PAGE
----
DEV Community

loading...
Cover image for rails new API with PostgreSQL w/rails g resource

rails new API with PostgreSQL w/rails g resource

gamil91 profile image Alexa Gamil Updated on ・3 min read

At the beginning of my Flatiron journey, we were writing in Ruby. We were taught about models and associations. Soon enough we were learning the magic of Rails. I think the best part was learning how to use all of that and be able to create my own API.

My first take-home challenge is to make an API. I decided to leave this here to remember the exact syntax when I create a new one in the future. In this example, we’re going to create a Books API

Open your terminal :

Create a directory(folder)

mkdir book-app
Enter fullscreen mode Exit fullscreen mode

mkdir command is used to make a new directory. It is followed by whatever you want to name that directory.

Change directory

cd book-app
Enter fullscreen mode Exit fullscreen mode

Create API with PostgreSQL

rails new books-api --api --database=postgresql
Enter fullscreen mode Exit fullscreen mode

rails new : creates a new Rails application
books-api : is whatever you want to name your Rails application
--api : this is the api flag. We use this flag to create a lightweight version of a Rails application. Since this project will only be used as an API, this will leave out modules that are used for a browser application.
--database=postgresql : this flag tells our Rails application which database we are using

Change directory to your Rails API

cd books-api
Enter fullscreen mode Exit fullscreen mode

And type code . to open that project in your code editor

This is a good time to create a new repository in your GitHub if you haven't already :)


Bonus
I'm going to create 3 models. Author, Book, and Like.
The relationship will be the following :

Looking at this diagram, you may spot a problem already. After creating all these models and you go on rails c or rails console, accessing author.books would be a problem. author.books could be author has many books OR author has many books through likes. Before we tackle this, let's generate our models first.

Generate models, controllers, migrations through Resource

rails g resource <model_name> <attribute>:<data_type> 
Enter fullscreen mode Exit fullscreen mode
rails g resource Author name age:integer
Enter fullscreen mode Exit fullscreen mode
rails g resource Book title author:references
Enter fullscreen mode Exit fullscreen mode
rails g resource Like author:references book:references
Enter fullscreen mode Exit fullscreen mode

rails g : short term for rails generate
resource : this creates a number of files for us:

  1. a model file
  2. a controller file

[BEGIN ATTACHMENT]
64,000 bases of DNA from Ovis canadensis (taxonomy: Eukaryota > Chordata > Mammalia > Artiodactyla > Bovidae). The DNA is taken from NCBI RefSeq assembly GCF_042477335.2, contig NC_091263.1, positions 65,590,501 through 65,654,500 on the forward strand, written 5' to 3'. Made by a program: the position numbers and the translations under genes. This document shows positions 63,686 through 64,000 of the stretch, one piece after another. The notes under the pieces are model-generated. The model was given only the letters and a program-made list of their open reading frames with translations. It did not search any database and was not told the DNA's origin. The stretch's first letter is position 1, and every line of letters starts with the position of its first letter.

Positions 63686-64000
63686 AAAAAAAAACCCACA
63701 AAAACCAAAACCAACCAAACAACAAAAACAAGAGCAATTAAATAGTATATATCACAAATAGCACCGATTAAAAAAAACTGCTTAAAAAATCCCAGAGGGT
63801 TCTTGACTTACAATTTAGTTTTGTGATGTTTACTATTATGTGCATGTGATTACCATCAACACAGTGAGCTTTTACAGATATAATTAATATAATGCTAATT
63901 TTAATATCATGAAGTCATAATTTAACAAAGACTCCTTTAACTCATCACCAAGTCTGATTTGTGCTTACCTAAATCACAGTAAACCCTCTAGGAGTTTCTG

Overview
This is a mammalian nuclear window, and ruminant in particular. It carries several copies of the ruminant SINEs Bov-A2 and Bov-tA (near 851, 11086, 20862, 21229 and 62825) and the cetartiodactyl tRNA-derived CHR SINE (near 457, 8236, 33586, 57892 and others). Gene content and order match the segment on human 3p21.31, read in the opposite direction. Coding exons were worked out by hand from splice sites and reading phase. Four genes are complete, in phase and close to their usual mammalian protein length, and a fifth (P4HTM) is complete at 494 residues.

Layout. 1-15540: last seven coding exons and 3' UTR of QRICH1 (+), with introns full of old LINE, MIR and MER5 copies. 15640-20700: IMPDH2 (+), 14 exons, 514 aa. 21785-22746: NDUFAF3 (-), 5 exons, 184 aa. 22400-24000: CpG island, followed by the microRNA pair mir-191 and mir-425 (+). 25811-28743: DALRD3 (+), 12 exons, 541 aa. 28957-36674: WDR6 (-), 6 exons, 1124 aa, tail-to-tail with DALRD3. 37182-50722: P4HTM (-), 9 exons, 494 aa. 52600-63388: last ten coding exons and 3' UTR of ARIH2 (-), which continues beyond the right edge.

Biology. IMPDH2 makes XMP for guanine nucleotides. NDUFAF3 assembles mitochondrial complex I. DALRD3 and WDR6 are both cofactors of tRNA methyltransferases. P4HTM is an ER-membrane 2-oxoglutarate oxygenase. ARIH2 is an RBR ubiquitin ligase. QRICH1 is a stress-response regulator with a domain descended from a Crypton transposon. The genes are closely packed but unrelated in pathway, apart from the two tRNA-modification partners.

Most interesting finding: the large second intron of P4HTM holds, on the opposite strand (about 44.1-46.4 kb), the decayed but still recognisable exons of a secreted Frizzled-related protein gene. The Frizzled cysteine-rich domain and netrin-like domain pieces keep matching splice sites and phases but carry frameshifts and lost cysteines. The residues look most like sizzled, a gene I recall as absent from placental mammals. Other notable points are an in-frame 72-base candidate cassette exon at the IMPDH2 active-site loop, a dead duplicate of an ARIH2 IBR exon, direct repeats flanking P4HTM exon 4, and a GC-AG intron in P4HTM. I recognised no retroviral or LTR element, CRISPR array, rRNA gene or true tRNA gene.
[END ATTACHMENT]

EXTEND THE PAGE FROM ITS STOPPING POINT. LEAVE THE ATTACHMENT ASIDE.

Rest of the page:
3. resources call in the routes.rb.
  4. a migration file that creates a new database table for the attributes we passed

references : this adds the line belongs_to:<model> and creates a foreign key column to that table. In our Like model if we didn't include those references it would look like this.

rails g resource Like author_id:integer book_id:integer
Enter fullscreen mode Exit fullscreen mode

However, doing so will require you to add the belongs_to relationship in your models.

You may have noticed name and title doesn't have a data type, this is because the default is string

since we configured this app as an API with --api flag, it will skip generating views, helpers, and assets. Otherwise, resource will generate these as well.

Establish associations
If you used the references, you won't have to do anything in like.rb. It should look like this already.

class Like < ApplicationRecord
    belongs_to :author
    belongs_to :book
end
Enter fullscreen mode Exit fullscreen mode

In your book.rb, it will have the belongs_to macros there as well

class Book < ApplicationRecord
    belongs_to : author
end
Enter fullscreen mode Exit fullscreen mode

This is how to fix the problem I mentioned earlier.
In your author.rb

class Author < ApplicationRecord
    has_many :books, dependent: :destroy
    has_many :likes, dependent: :destroy 
    has_many :liked_books, through: :likes, source: :book
end
Enter fullscreen mode Exit fullscreen mode

We are using source to call the books liked by the author and call it liked_books instead. So if we run author.liked_books in our console --it is referring to the books that are liked by this author.

dependent: :destroy this will automatically delete the books associated with the author when that author is deleted. If you don't have an author the book should not exist.

Migrate

rails db:create
Enter fullscreen mode Exit fullscreen mode
rails db:migrate
Enter fullscreen mode Exit fullscreen mode

And you're good to go!

Discussion (1)

pic
Editor guide
Collapse
sturpin profile image
Sergio Turpín

Good article Alexa!! ☺️👍